Interest Rate Changes

Almost two months after the expected Staff-Level Agreement was expected to be signed between Pakistan and the IMF, we are still awaiting final confirmation. It is now being reported that the IMF has once again added another condition to the mix—increasing the interest rates to the original recommendation of 4 percent.
The demand in itself is not new—the original recommendation of the IMF was for the State Bank to increase the interest rate by 4 percent, of which the government only increased 2. The remaining 2 percent has now been attached to the future of the SLA, which means that the government has no choice but to agree to this and make the change.
It is clear that the government is trying its hardest to retain some control over monetary and fiscal decisions despite the IMF’s insistence, but we are running out of options. The government has recently managed to bring small amounts of funding to Pakistan through friendly injections, but this will not be enough, nor are there many options left for more funding to be brought in.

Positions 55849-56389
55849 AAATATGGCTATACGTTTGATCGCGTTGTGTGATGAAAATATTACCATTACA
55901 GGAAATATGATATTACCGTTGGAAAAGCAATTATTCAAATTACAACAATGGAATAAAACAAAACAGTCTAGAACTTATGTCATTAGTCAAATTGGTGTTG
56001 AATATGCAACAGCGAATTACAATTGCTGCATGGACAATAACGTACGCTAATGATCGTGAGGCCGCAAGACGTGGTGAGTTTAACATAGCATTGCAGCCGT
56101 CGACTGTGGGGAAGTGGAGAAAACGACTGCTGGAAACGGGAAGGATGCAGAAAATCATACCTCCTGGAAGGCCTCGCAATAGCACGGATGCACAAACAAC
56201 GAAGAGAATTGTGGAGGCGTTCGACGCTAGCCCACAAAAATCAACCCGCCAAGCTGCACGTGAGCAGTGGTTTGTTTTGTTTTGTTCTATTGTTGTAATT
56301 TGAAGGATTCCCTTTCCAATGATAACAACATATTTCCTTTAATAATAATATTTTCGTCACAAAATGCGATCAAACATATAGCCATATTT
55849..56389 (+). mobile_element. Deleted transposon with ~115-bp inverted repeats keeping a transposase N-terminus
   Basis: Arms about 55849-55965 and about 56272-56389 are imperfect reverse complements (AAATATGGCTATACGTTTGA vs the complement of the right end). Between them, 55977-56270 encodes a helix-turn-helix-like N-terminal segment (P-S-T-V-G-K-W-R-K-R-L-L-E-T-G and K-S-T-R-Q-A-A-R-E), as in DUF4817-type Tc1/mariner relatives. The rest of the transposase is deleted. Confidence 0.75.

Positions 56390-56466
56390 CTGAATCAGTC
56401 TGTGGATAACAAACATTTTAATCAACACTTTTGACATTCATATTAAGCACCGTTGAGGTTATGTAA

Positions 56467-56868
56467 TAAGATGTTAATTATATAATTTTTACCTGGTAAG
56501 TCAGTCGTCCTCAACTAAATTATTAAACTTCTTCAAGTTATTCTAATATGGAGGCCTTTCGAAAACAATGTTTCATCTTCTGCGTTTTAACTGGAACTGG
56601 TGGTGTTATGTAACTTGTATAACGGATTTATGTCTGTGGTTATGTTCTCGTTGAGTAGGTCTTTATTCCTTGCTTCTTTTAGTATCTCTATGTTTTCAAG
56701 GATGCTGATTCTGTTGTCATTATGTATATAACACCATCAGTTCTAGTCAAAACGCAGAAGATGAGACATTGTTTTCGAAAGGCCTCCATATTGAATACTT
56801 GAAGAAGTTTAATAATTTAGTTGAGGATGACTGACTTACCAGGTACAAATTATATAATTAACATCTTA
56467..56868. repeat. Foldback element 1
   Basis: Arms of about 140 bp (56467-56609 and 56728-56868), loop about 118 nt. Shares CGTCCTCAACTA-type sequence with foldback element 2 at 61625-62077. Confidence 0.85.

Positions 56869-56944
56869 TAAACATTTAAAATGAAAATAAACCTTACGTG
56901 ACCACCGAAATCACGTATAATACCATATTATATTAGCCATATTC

The IMF programme is a necessary evil and an extended delay in unlocking these funds is only causing our economic outlook to look grimmer. The government must raise the interest rate at this point. If economic slowdown is the fear, then the blocking of letters of credit for importing raw materials has already done enough damage to not fear a further shutdown in industry and production. Increasing interest rates in a time of global economic downturn is expected, and if it unlocks the IMF funds, then the government can move towards other policy measures to try and kickstart some needed financial and economic activity. Having a policy that essentially has us stuck in the middle is of no benefit—we must commit fully to one direction if we are to head toward recovery.

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